For the 2017 Red Sox, Kimbrel made 67 regular season appearances, finishing 51 games while recording 35 saves. In 69 innings pitched, he had a 1.43 ERA while striking out 126 and walking 14. Of all MLB pitchers, he held right-handed batters to the lowest batting average, .108 (in 30 or more innings).[56]

In the 2017 American League Division Series, Kimbrel made two one-inning appearances; he faced a total of 12 batters, giving up four hits, one walk, and one run while recording two strikeouts, as the Red Sox lost to the eventual World Series champions, the Houston Astros.

2018

On May 5, 2018, facing the Texas Rangers, Kimbrel recorded his 300th career save. He achieved this milestone in fewer games (494), fewer save opportunities (330), and at a younger age (29) than any other pitcher.[57][58] On July 8, Kimbrel recorded his 27th save of the season, and was named to the 2018 MLB All-Star Game.[59] For the 2018 regular season, Kimbrel recorded 42 saves in 63 appearances, pitching to a 2.74 ERA with 96 strikeouts in ​62 13 innings.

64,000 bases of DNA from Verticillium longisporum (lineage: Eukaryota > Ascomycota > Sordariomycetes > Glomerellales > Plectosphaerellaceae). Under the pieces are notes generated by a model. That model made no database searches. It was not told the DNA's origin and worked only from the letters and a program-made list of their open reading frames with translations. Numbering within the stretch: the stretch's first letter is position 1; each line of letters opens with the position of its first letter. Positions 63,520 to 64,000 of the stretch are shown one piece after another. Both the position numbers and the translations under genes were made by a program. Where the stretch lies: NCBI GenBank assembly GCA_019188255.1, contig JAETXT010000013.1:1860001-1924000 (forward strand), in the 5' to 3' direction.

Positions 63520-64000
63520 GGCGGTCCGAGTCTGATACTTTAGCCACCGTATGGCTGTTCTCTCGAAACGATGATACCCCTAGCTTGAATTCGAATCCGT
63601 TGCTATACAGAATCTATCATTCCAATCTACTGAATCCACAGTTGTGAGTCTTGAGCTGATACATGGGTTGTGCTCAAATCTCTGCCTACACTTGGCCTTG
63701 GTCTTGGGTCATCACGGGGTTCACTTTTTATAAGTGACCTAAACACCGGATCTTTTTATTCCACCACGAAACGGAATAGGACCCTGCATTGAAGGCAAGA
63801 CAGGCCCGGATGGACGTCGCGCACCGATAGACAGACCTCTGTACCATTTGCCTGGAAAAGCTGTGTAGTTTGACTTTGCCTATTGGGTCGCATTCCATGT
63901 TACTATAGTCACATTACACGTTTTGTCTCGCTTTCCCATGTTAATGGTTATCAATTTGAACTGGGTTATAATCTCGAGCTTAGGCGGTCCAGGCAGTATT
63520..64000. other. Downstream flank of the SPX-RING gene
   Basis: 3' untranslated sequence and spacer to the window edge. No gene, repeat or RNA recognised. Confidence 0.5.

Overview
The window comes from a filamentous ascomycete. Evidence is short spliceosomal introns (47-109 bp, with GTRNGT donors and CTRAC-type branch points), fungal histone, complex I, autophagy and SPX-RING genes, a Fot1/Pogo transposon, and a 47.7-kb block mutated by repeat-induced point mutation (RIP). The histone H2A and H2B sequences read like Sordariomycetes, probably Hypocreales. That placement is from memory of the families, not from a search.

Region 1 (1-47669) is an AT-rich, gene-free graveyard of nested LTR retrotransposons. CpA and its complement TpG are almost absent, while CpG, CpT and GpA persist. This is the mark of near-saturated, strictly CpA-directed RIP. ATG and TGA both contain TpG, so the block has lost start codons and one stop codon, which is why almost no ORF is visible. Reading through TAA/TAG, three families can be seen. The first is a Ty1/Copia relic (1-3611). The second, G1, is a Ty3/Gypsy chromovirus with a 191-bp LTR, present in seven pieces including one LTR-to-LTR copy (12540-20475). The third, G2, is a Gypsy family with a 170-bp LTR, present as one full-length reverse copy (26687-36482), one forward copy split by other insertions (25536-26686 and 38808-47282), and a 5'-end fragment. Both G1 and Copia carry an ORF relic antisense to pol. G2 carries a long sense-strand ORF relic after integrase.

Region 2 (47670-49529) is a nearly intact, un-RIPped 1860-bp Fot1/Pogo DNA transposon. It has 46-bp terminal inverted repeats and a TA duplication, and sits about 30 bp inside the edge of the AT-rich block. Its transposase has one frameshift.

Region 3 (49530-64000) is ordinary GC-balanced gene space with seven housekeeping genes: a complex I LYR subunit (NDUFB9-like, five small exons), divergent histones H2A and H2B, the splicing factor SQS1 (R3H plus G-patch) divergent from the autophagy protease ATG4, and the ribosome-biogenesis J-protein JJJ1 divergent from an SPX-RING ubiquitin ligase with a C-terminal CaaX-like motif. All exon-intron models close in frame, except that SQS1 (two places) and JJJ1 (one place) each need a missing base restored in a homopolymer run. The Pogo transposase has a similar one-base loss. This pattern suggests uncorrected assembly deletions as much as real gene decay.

In the postseason, Kimbrel recorded six saves while allowing seven earned runs in ​10 23 innings, as the Red Sox went on to win the World Series over the Los Angeles Dodgers in five games.[60] On November 12, Kimbrel declined Boston's one-year, $17.9 million qualifying offer, thus becoming a free agent.[61]

Kimbrel did not sign with any teams during the off-season, remaining a free agent into the 2019 season.[62]

Chicago Cubs (2019–present)

On June 7, 2019, Kimbrel signed with the Chicago Cubs on a three-year contract, reportedly worth $43 million.[63] On June 27, he was added to the Cubs' major league roster from the Triple-A Iowa Cubs,[64] and recorded his first save of the season, against Atlanta.[65]

International career